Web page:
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Calls to the state’s Employment Security Department were answered just 12.5 percent of the time in December and problems left over from the pandemic continue to backlog the benefits system, delaying relief for residents.
Comptroller Thomas DiNapoli’s office reported that the state’s antiquated unemployment system and “ad hoc workarounds” contributed to a loss of billions of dollars in improper payments.
There was concern earlier this year that the Unemployment Compensation Trust Fund would diminish, but the Department of Labor and Industrial Relations reported this week that it has grown to $232 million.
A state audit found that the Workforce Development office paid nearly $125,000 to deceased people and another nearly $114,000 to ineligible prisoners in the 2019 to 2020 fiscal year.
As of July, approximately 440,000 Louisianans have voluntarily left their jobs this year, the highest total for the first seven months of a year since 2000. But experts say mobility signals a healthy economy, albeit a challenging one for employers.
The Labor Department has increased its previous estimate of pandemic-era unemployment benefits fraud by nearly $30 billion. The agency has opened more than 190,000 investigations and charged more than 1,000 with fraud.
An audit found that the state’s unemployment agency likely paid between $441 million and $466 million in fake claims from March 2020 to March 2022. It also flagged numerous legitimate claimants as fraud.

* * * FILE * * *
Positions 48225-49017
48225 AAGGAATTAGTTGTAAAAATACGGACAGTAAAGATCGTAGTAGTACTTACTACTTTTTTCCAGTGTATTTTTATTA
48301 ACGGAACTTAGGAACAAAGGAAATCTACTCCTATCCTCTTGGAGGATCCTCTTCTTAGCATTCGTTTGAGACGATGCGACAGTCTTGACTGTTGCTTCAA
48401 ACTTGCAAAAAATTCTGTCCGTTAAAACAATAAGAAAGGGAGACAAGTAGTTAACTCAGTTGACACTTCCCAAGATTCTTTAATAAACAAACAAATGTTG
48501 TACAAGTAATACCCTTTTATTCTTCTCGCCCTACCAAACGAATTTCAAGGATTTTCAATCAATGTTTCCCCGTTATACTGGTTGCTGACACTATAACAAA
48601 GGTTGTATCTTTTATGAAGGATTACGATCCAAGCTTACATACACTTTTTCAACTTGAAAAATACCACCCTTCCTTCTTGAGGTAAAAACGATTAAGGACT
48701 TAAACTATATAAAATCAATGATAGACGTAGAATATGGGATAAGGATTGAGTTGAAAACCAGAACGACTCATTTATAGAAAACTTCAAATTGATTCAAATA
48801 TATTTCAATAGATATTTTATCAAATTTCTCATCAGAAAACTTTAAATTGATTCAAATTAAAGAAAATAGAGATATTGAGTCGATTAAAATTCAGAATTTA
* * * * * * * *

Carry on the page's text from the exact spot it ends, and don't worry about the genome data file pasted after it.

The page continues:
A federal judge has approved a settlement between the state and 54 residents who had been on a work-release program but lost COVID-related unemployment benefits when the pandemic stopped their work opportunity.
The economy keeps adding them by the hundreds of thousands. But those big numbers don’t tell the whole story.
Staff shortages and a rush to distribute funds generated confusion and mistakes, resulting in unemployment benefit overpayments to thousands of Alabamians. Now, the state wants its money back.
The state’s Wage Theft Task Force has helped 265 workers to recoup pay over the last two-and-a-half years during the pandemic and has brought charges against a dozen businesses for wage fraud.
The state’s candidates for governor are addressing jobs, transportation, education and small businesses, but some voters feel they avoid talking about the most-pressing issues, like inflation or the cost of living.
While new leadership and a quick economic rebound have allowed the state’s Employment Department to better address new claims and phone calls, the agency still has outstanding issues to be resolved.
While the unemployment rates are close to pre-pandemic levels, employers are still struggling to fill positions. Statewide, businesses reported about 30,000 fewer workers than in February 2020.
The state’s Employment Development Department says that it was flooded with 47,000 suspicious claims in early May, which would have amounted to as much as $560 million. There has not yet been word who is behind the fraudulent claims.
The state saw a civilian labor force gain of 14,000 and an employment increase of 19,000 last month. April was the 12th consecutive month of job growth and 10th consecutive month of unemployment decline for the state.